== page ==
Ahead of the draw, which will take place from 12pm BST (1pm CET) at UEFA's headquarters in Nyon, Switzerland, here are five things you need to know about the 2019/20 edition of the competition.
1. WOLVES' EUROPEAN RETURN
This will be the 49th season of UEFA’s secondary club football competition and the 11th since the UEFA Cup was renamed the Europa League. Wolves are making their return to the competition following a 39-year hiatus, with the club’s last match coming in the first round of the 1980/81 UEFA Cup, which ended in a 3-2 aggregate defeat to PSV Eindhoven.
The 2019/20 competition gets underway on 27th June with the first legs of the preliminary round, going all the way through to the final which will take place on 27th May at the Stadion Energa in Gdansk, Poland – the home venue of Lechia Gdansk.
2. THE ROAD TO GDANSK
A total of 213 teams from all 55 UEFA member associations are expected to participate in the competition, with Wolves entering at the third stage – the second qualifying round. By the time Wolves make their Europa League bow, 54 teams would have already exited the tournament. Among the sides that will enter the competition at the second qualifying round alongside Wolves include Espanyol, Roma, Eintracht Frankfurt and final hosts Lechia Gdansk. Honved – a team which Wolves has a rich historical connection due to the ‘floodlit friendlies’ of the 1950s, leading to the creation of the European Cup – and Connor Ronan’s loan club DAC Dunajská Streda will both enter at the first qualifying round.
13 teams have already secured their place in the third qualifying round, while 17 teams are guaranteed a place in the group stage, including five-time winners Sevilla, Arsenal, Manchester United, Lazio, Wolfsburg and Sporting CP.
If Nuno Espirito Santo’s men were to make it all the way to the final in Gdansk, they would have to have played 20 matches, 10 at home and 10 away. These include the second, third and play-off qualifying rounds, six group stage fixtures, and four knockout matches (round of 32, round of 16, quarter-finals and semi-finals).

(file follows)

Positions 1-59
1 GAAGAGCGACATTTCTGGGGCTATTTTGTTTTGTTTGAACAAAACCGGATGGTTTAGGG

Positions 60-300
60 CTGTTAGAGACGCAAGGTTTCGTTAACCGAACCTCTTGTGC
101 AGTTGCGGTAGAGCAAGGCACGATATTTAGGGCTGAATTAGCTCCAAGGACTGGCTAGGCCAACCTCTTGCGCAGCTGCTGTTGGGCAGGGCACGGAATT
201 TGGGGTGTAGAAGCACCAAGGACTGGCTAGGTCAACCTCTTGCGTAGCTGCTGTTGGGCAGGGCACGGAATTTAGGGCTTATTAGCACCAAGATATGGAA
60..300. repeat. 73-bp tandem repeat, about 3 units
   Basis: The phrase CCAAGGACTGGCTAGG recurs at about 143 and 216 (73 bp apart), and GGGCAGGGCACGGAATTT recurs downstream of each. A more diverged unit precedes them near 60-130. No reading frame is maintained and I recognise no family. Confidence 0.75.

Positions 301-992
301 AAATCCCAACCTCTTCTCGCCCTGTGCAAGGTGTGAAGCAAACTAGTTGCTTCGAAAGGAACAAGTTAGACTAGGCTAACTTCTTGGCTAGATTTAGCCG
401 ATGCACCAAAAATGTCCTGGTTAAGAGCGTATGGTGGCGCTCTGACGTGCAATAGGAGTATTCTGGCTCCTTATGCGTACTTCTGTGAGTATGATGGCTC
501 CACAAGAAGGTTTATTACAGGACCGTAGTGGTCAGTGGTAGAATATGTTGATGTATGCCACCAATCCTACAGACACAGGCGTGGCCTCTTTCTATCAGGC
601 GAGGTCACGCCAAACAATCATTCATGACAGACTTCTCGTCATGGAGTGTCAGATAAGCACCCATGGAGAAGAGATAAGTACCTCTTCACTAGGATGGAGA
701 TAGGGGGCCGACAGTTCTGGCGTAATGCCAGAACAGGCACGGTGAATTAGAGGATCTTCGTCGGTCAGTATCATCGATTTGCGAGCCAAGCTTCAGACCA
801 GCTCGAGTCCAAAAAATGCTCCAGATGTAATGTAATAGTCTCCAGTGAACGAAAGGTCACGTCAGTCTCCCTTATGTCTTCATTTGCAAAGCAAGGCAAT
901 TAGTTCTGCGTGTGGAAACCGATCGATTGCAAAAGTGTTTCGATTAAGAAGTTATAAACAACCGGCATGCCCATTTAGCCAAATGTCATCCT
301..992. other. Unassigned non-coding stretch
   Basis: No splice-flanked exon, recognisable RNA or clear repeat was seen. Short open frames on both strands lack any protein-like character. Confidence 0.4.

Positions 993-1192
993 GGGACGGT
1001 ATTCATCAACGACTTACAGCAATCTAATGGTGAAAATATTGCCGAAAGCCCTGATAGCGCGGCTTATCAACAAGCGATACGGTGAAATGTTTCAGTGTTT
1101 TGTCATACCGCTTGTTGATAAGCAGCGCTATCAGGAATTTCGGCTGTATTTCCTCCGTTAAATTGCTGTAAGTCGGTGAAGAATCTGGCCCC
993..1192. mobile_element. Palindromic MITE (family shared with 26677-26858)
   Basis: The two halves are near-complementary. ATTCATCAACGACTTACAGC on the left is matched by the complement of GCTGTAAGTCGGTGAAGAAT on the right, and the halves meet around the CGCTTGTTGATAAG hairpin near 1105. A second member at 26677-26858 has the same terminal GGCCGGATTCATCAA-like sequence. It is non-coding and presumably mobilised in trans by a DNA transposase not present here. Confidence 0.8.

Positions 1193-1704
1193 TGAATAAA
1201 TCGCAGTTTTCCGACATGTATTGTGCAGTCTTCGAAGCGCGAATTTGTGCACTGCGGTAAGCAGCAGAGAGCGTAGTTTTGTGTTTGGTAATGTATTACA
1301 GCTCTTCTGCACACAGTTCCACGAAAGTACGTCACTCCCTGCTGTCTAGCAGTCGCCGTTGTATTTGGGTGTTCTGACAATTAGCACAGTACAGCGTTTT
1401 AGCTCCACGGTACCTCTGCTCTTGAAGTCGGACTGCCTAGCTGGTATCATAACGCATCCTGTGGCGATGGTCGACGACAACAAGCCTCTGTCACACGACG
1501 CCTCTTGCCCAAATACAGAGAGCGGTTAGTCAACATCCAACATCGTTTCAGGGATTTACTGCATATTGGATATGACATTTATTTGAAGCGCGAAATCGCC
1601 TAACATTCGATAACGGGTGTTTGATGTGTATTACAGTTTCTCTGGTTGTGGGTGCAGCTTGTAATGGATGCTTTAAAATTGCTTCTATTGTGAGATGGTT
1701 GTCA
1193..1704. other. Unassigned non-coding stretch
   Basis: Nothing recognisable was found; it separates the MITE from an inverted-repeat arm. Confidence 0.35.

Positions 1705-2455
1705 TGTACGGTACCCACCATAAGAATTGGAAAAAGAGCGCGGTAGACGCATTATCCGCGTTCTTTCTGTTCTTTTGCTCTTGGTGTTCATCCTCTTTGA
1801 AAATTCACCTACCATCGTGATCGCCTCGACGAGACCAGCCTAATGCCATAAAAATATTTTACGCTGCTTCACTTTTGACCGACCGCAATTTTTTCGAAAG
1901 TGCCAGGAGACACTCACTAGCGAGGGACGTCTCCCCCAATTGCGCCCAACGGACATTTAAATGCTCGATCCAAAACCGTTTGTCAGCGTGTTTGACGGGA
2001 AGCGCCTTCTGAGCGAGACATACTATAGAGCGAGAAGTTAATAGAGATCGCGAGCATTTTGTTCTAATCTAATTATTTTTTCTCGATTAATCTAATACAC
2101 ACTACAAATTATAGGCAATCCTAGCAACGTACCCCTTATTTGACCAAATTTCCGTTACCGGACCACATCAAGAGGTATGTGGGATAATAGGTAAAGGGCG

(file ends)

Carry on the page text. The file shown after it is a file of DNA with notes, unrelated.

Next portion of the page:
3. AVOIDING THE BIG GUNS
There will be 74 teams involved in the league path of Wednesday’s second qualifying round draw, but Wolves are already guaranteed to avoid the highest ranked sides, after being named as one of the 37 seeded teams based on the 2019 UEFA club coefficients. If Wolves were to make it through to the third qualifying round, the team would be seeded once again, meaning they would avoid matches with Sparta Prague, Braga or Feyenoord, but our seeding fate has yet to be decided if we reach the final round before the group stages – the play-off qualifiers.
The play-off round could see Wolves face potential clashes with their last European opponent from almost 40 years ago, PSV Eindhoven, or Christian Herc’s loan club Viktoria Plzen. Both sides are currently in the second qualifying round for the Champions League but would drop into the Europa League if they were to lose their qualifying ties.
4. DATES FOR THE DIARY
- First qualifying round: Draw: 18th June | First leg: 11th July | Second leg: 18th July
- Second qualifying round: Draw: 19th June | First leg: 25th July | Second leg: 1st August
- Third qualifying round: Draw 22nd July | First leg: 8th August | Second leg: 15th August
- Play-off round: Draw 5th August | First leg: 22nd August | Second leg: 29th August
- Draw: 30th August
- Matchday 1: 19th September | Matchday 2: 3rd October | Matchday 3: 24th October
- Matchday 4: 7th November | Matchday 5: 28th November | Matchday 6: 12th December
- Round of 32: Draw: 16th December | First leg: 20th February | Second leg: 27th February
- Round of 16: Draw: 28th February | First leg: 12th March | Second leg: 19th March
- Quarter-finals: Draw: 20th March | First leg: 9th April | Second leg: 16th April
- Semi-finals: Draw: 20th March | First leg: 30th April | Second leg: 7th May
- Final: 27th May
5. HISTORY REVISITED
The UEFA Cup, as it was then, holds great memories for a generation of Wolves supporters who regularly watched the team compete among the European elite in the first half of the 1970s, with one particular campaign still fresh in the minds. Led by Bill McGarry, Wolves’ team of 1971/72 navigated five rounds of the competition to make it through to face league rivals Tottenham Hotspur in a two-legged final.
Along the way, Wolves overcame the challenge of Academica from Portugal, Dutch outfit Den Haag and East German side Carl Zeiss Jena, before taking on the mighty Juventus in the quarter-finals. After coming away from Turin with a 1-1 draw, thanks to Jim McCalliog’s equaliser, Wolves secured a semi-final spot after overcoming ‘The Old Lady’ 2-1 at Molineux through goals from Danny Hegan and Derek ‘The Doog’ Dougan.
A 4-3 aggregate victory over Hungarian juggernaut Ferencvaros in the semi, set up Wolves’ first ever – and so far, only – European final with Spurs. But it wasn’t to be for Wanderers. A 2-1 loss at Molineux was followed by a 1-1 draw at White Hart Lane, meaning it was Spurs who added their name to the illustrious list of competition winners.